It’s hard to believe that such a powerful trailer is meant for a glorified mobile game, but who am I to complain? The song and the video have nearly identical rises and falls, so they fit together nicely here. My favorite aspect of it is watching the ending slip into slow motion right as the music reaches its peak.
This haunting short film is a variation on another film by the same creator. It imagines the world after war has been completely automated for decades, and war machines are all that’s left of humanity. The soundtrack is equally haunting in its ethereal nature and almost lackadaisical meandering through what appears to be a melody trying to form and re-form itself. Collectively, these two pieces come together beautifully.
I just love this one. The music is so powerful, and it fits the visuals so well. Sometimes I get the urge to watch this one just to get excited about something. Even though the music of the original is good, this version just works so much better.
I’ve been wanting to do this for a very long time, but none of the videos I found seemed to have the constant kinetic energy that this song requires. I had the first trailer for Smite in my queue for several months before I stumbled back upon late last night. Within minutes, it became clear that the two would work great together. A bit of tweaking later, this video was born. This is one of the only first drafts I’ve felt comfortable releasing.
“Perhaps we had a chance for peace, but desperation and trust are seldom allies.”
This is my first video in 4k, which is interesting because I think they overdid it. It was hard to find a still shot that summarized the whole video because so much of it only looks good on a big screen. But boy does it look good on a big screen. And the music is epic enough to belong in 4k, so I feel like it works really well.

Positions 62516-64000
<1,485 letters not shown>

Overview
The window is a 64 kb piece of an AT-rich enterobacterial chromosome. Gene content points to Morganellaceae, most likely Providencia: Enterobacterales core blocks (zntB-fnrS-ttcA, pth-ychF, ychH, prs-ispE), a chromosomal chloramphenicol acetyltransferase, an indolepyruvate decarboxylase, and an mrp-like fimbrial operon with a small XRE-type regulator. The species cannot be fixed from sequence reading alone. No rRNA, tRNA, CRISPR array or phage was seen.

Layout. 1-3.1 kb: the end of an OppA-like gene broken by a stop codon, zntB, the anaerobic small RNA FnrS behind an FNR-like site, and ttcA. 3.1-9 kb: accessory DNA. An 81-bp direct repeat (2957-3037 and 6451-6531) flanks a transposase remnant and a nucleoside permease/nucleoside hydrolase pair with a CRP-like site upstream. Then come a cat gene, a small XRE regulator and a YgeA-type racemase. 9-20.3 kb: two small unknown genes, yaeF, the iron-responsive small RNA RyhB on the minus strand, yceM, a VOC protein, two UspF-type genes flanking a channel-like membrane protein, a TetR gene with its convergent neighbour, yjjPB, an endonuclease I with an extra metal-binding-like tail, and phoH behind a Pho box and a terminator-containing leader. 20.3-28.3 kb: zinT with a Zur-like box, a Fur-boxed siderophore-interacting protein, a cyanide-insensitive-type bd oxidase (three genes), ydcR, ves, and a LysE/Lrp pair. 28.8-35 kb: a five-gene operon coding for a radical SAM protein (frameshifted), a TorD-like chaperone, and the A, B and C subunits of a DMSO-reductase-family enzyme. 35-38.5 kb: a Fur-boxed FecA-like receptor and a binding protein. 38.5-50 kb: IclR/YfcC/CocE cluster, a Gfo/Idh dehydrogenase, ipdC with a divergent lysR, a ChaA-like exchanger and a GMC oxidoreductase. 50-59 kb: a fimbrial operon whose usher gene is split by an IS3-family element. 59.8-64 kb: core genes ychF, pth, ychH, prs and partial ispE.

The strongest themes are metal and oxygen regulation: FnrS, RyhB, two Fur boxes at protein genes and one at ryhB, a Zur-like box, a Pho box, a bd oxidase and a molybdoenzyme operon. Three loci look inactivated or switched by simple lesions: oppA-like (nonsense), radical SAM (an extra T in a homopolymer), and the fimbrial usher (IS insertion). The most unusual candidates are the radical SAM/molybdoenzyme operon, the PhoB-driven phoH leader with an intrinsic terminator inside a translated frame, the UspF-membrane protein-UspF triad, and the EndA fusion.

“It is the basic condition of life, to be required to violate your own identity.”
~Philip K. Dick
Imagine waking up to find yourself in a body that isn’t yours, a body that isn’t a body at all. You wake to find yourself inside the shell of a powerful machine. It’s a weapon, and it has a controllable trigger. This is what happens when someone pulls that trigger.
The source video is a captivating trailer from Riot Games for League of Legends set (not coincidentally) to “Machine Dreams” by Two Steps from Hell. The glitchy nature of the original video allowed me to do some things I normally can’t, which doesn’t distract from the original and helps further the story. The song is unusually electronic for TSfH, but it’s just as powerful and epic.
This is one of those rare videos that was put together in a single evening. I’d already done another mashterpiece with this video before, but the themes were strangely perfect. After a few failed attempts to merge the two, I had a breakthrough when I realized that Premiere Pro’s optical flow setting totally worked in my favor this time. The video itself is already filled with glitches because of the storyline, so my digital meddling mostly goes unnoticed.
This has been my go-to Slipknot song for the past 17 years, so I really wanted to find a video for it. After testing out a few random others, I stumbled upon this one from Riot Games. Though the song wasn’t written with this concept in mind, some of the lyrics are serendipitously perfect. The whole video is about the protagonist dealing with the illusions in its mind, so the line “is it a dream or a memory” takes on an almost literal meaning. And let’s not forget the fact that the animation is computer generated while he’s saying, “Everything is 3D blasphemy.” But what really seals this video for me is the action at the end, when the song shifts into its final form (so to speak). Makes me wish this video was twice as long.